Let's say I am flying an airplane that has a weight of 100,000 kg with a 1G load factor at normal steady flight. I have helium lift assist that is providing 50,000 kg (50%) worth of buoyant lift force upwards. Therefore, my aerodynamic lift has to provide 50,000 kg (50%) of upwards lift to remain in flight.

If I go into, let's say, a 60 degree bank maneuver and induce a 2G load factor to the airplane (so now the perceived weight goes up to 200,000 kg), does the buoyant lift force scale in some manner with the load factor, or is the lift force completely static and continue to provide 50,000 kg worth of positive lift regardless of the induced load factor? In other words, does the aerodynamic lift have to provide 150,000 kg of positive lifting force during a 2G maneuver to keep the plane airborne?

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    $\begingroup$ As an aside to this hypothetical question, 50,000kg of helium buoyancy is a Zeppelin Graf sized envelope which is unlikely to ever achieve a 60 degree/2g bank. $\endgroup$
    – Pilothead
    Commented Sep 7, 2018 at 4:20
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    $\begingroup$ Pilothead, as human beings, we are vulnerable to confusing the unprecedented with the improbable. $\endgroup$
    – Jason
    Commented Oct 29, 2018 at 22:08

4 Answers 4


It would probably be easier to think of it as a 50,000kg aircraft with a "normal" wing. This untruth will make calculating accelerations and turn rate incorrect (because the actual mass will make it more sluggish). But the wing at all times has to provide 50,000kg of vertical lift for the craft to not accelerate downward.

Then just like a regular plane, the wing has to double the (aerodynamic) lift at 60 degrees. This allows it to have 50,000kg vertically and the craft doesn't descend.

If I go into, lets say, a 60 degree bank maneuver and induce a 2G load factor to the airplane

I don't prefer this language. The load factor is the result of the lift. If you had a wing that couldn't provide increased lift (it was already at the point of stalling), then banking wouldn't increase the load factor. It would either stall the wing or the plane would start accelerating downward. Saying the load factor has increased suggests to me that the lift has already been accomplished.

does the buoyant lift force scale in some manner with the load factor, or is the lift force completely static and continue to provide 50,000 kg worth of positive lift regardless of the induced load factor?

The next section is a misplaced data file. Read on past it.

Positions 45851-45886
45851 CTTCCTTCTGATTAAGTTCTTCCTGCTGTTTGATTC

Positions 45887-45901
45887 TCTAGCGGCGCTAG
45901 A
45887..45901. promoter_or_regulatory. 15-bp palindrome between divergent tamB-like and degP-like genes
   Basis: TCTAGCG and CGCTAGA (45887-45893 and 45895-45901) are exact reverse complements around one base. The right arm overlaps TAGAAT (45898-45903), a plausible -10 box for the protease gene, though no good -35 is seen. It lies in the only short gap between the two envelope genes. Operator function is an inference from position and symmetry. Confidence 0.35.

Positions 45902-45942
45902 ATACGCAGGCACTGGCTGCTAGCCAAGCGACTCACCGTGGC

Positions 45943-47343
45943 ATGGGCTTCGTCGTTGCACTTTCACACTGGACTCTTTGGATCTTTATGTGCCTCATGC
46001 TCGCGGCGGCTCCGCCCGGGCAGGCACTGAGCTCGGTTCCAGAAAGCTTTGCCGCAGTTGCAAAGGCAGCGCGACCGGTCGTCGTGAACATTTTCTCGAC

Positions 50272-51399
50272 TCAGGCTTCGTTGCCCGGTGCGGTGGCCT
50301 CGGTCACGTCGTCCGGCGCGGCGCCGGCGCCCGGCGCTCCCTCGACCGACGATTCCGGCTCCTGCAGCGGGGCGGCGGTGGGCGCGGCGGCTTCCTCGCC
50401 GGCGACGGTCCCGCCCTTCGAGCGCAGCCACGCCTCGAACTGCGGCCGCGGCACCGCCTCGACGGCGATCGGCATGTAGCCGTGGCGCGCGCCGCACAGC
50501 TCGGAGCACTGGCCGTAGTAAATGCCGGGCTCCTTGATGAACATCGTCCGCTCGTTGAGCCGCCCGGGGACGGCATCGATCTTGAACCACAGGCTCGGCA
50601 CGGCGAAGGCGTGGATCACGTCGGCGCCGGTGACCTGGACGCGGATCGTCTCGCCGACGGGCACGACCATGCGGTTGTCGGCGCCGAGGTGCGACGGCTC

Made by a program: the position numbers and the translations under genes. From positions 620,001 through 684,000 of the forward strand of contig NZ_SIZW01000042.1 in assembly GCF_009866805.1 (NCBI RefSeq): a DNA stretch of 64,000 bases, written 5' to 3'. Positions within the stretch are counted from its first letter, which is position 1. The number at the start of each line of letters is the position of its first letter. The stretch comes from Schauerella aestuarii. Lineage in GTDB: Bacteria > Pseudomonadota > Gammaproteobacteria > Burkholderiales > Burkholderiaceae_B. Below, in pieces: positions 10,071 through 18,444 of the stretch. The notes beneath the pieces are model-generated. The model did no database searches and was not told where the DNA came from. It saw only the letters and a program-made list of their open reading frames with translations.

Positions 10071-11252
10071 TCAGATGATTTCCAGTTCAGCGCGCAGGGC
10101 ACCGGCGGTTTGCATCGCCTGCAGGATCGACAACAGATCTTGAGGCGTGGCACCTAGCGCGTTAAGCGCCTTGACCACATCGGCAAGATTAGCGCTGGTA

The buoyant force is constant and always vertical. Instead of coming from the relative wind, it comes from the vertical pressure gradient in the atmosphere. So in the simple analysis, it isn't affected by banking. But since the gravitational pull on the airplane is also constant and always vertical, you can just combine them to understand what the aerodynamic wing is required to do.


Aerostatic lift is always vertical, and doesn't contribute centripetal force in a turn. If you're in a 2G 60 degee turn, the total force in the vertical direction is equal to the aerostatic buoyancy plus the total aerodynamic lift (pointed 60 degrees from vertical) times cos(60 degrees). The centripetal force is just aerodynamic and is equal to the total aerodynamic lift times sin(60 degrees). To be in a 60 degree 2G turn you would have to be accelerating aggressively upward--for example, turning at 60 degrees while pulling up through the bottom of a dive.

To determine the bank angle required to maintain a 2G level turn with half of the aircraft's weight offset by buyancy, we have two equations and two unknowns:


theta # Bank angle

lift # Expressed as acceleration, pointed theta radians from vertical


lift*cos(theta) + 0.5G of aerostatic buoyancy = 1G # Required for a level turn

2G = sqrt((lift*cos(theta) + 0.5G)^2 + (lift*sin(theta))^2) # Setting the total acceleration equal to 2G.

Now we solve:

=> lift*cos(theta) = 0.5G

=> (lift*cos(theta) + 0.5G)^2 = 1G

=> 2G = sqrt(1G + (lift*sin(theta))^2)

=> 3G = lift^2*sin^2(theta)

=> 0.5G = 0.289*lift*sin(theta)

=> lift*cos(theta) = 0.289*lift*sin(theta)

=> cos(theta) = 0.289*sin(theta)

=> theta = atan(0.289)

=> theta = 1.29

=> lift*cos(theta) = 0.5G

=> lift*cos(1.29) = 0.5G

=> lift = 1.803G

1.29 radians is the same as as a 74 degree bank angle.